The last of a very fortunate set of tickets for the year. I was able to see another one of my team's thoroughly dull 86 losses in person. Oi.
Directed by James Cameron c. 1986
Oh, the nightmares and the dreams...
Attended Paul Holdengräber and Salman Rushdie in Conversation and met and spoke with the author afterward.
Directed by Wim Wenders c. 1999
I have lived in New York for 5 years and have had 4 different studios. This new space in the Brooklyn Navy Yards hopefully may be my last here. I couldn't be happier to finally have a studio that I can dig in to. Click the image to see what was found inside the walls that were torn out.
I took great satisfaction at yelling, "K is for karma!" twice at Alex Rodriguez after each strikeout of his that day.
Written by Roland Barthes c. 1977
“It is not true that the more you love, the better you understand; all that the action of love obtains from me is merely this wisdom: that the other is not to be known; his opacity is not the screen around a secret, but. instead, a kind of evidence in which the game of reality and appearance' is done away with. I am then seized with that exaltation of loving someone unknown, someone who will remain so forever: a mystic impulse: I know what I do not know.”
Twelve days after my 36th birthday I threw a scoreless inning against the most fun group of merde-talking Dominicans that I have ever played against.
Click through to see just a few of the gorgeous sights during this trip.
Written by Stuart Dybek c. 2014
Story One, "Misterioso"
"You're going to leave your watch on?"
"You're leaving on your cross?"
The Paper Machete is a free, weekly “live magazine” covering pop culture, current events and American manners. Part spoken-word show, part vaudeville revue, The Paper Machete features comedians, journalists, storytellers and musical guests performing in the back room of north side bar. It’s a salon in a saloon.
Bughouse Square is the popular name for Washington Square Park. Just south of the Newberry, this park was Chicago’s most boisterous and radical free-speech space from the 1910s through the 1960s. Bohemians, socialists, atheists, and religionists of all persuasions mounted soapboxes, spoke to responsive, vocal crowds, and competed informally for attention and donations. The square’s core contributors, however, came from the Industrial Workers of the World union members whose radical views and wit made them perennial crowd favorites. In the park’s heyday during the 1920s and 1930s, as busloads of tourists ogled the scene, thousands of people gathered on summer evenings. World War II and a post-war crackdown against socialists and communists led to Bughouse Square’s decline and, by the mid-1960s, it had all but ceased to exist. The Newberry and community activists officially revived the spirit of the park with the Bughouse Square Debates in 1986.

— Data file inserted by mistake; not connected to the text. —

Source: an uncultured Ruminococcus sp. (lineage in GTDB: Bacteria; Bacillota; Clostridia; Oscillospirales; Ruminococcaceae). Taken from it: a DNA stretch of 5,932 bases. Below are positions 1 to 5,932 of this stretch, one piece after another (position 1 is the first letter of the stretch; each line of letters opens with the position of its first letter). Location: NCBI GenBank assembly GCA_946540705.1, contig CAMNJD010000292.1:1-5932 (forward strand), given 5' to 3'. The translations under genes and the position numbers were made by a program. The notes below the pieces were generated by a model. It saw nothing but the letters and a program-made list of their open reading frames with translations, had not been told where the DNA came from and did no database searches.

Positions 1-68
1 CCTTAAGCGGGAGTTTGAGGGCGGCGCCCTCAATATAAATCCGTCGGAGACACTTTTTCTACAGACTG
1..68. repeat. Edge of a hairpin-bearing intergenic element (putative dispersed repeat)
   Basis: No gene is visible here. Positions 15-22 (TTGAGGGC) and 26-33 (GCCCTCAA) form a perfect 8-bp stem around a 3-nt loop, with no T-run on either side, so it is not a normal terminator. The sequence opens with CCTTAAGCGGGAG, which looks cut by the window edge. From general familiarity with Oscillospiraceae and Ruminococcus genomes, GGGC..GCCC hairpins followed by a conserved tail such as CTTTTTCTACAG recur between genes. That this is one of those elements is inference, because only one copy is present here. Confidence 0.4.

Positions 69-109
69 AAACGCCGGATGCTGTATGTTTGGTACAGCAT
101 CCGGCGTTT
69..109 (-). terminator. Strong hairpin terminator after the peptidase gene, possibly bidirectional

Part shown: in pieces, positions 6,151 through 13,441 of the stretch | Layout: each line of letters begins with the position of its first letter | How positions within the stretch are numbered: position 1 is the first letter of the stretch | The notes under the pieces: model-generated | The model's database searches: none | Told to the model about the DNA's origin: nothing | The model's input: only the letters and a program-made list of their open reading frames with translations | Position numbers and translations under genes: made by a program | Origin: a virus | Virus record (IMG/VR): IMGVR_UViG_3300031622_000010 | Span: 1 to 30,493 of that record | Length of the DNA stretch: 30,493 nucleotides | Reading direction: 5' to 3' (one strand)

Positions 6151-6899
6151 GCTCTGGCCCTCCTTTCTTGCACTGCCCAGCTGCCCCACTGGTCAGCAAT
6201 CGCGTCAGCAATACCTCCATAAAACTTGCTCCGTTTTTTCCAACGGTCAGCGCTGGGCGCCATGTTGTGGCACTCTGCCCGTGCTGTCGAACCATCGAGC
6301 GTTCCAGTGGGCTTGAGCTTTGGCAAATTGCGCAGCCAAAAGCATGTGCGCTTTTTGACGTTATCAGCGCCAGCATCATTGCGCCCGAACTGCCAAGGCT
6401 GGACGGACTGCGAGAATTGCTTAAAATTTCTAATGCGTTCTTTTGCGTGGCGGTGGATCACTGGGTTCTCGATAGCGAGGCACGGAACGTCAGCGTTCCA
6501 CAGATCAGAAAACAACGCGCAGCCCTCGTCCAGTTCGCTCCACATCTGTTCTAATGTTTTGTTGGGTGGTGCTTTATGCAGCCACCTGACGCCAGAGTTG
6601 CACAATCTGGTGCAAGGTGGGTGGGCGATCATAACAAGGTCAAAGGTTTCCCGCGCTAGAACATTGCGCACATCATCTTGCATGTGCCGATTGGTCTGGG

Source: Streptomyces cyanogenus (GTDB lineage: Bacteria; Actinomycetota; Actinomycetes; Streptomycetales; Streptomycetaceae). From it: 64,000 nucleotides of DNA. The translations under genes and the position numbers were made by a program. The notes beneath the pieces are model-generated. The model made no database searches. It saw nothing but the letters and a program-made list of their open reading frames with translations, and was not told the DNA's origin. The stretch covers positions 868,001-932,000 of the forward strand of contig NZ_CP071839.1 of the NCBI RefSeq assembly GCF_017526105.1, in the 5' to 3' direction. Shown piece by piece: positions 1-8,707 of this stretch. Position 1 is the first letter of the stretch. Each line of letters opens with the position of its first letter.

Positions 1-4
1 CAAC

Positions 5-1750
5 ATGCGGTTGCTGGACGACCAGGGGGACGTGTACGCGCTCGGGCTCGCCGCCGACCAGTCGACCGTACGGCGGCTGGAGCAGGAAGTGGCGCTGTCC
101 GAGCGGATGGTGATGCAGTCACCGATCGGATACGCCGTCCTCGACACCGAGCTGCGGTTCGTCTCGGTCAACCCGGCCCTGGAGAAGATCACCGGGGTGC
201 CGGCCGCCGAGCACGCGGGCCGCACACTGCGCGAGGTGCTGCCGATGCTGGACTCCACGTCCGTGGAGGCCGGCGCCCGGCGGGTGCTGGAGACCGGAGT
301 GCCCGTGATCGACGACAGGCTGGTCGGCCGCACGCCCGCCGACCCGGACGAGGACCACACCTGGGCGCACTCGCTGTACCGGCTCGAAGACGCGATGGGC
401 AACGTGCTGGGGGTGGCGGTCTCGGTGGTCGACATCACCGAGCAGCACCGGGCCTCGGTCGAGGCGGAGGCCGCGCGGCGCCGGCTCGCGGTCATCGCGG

Written by Salman Rushdie c. 1994
An evening of storytelling featuring Blaise Allysen Kearsley, Joey Novick and Mike Amoto
I had always held Yankees fans in high esteem until I heard how loudly they cheered for A-Rod.
Dali n Disney
In 1945, Walt Disney and Salvador Dali decided to work together on a cartoon entitled “Destino” (Destiny). Dali worked with Disney’s studio artist John Hench to storyboard the concept over an eight-month period, however the studio decided to shutter the project.
58 years later, Roy Disney discovered the storyboards and an 18 second short and decided to revive the project. By bringing in a team of animators and working off Dali’s storyboards, the 18 second short and also Dali’s wife Gala’s diaries, Destino was reborn.
Set to music by Mexican composer Armando Dominguez and performed by Dora Luz.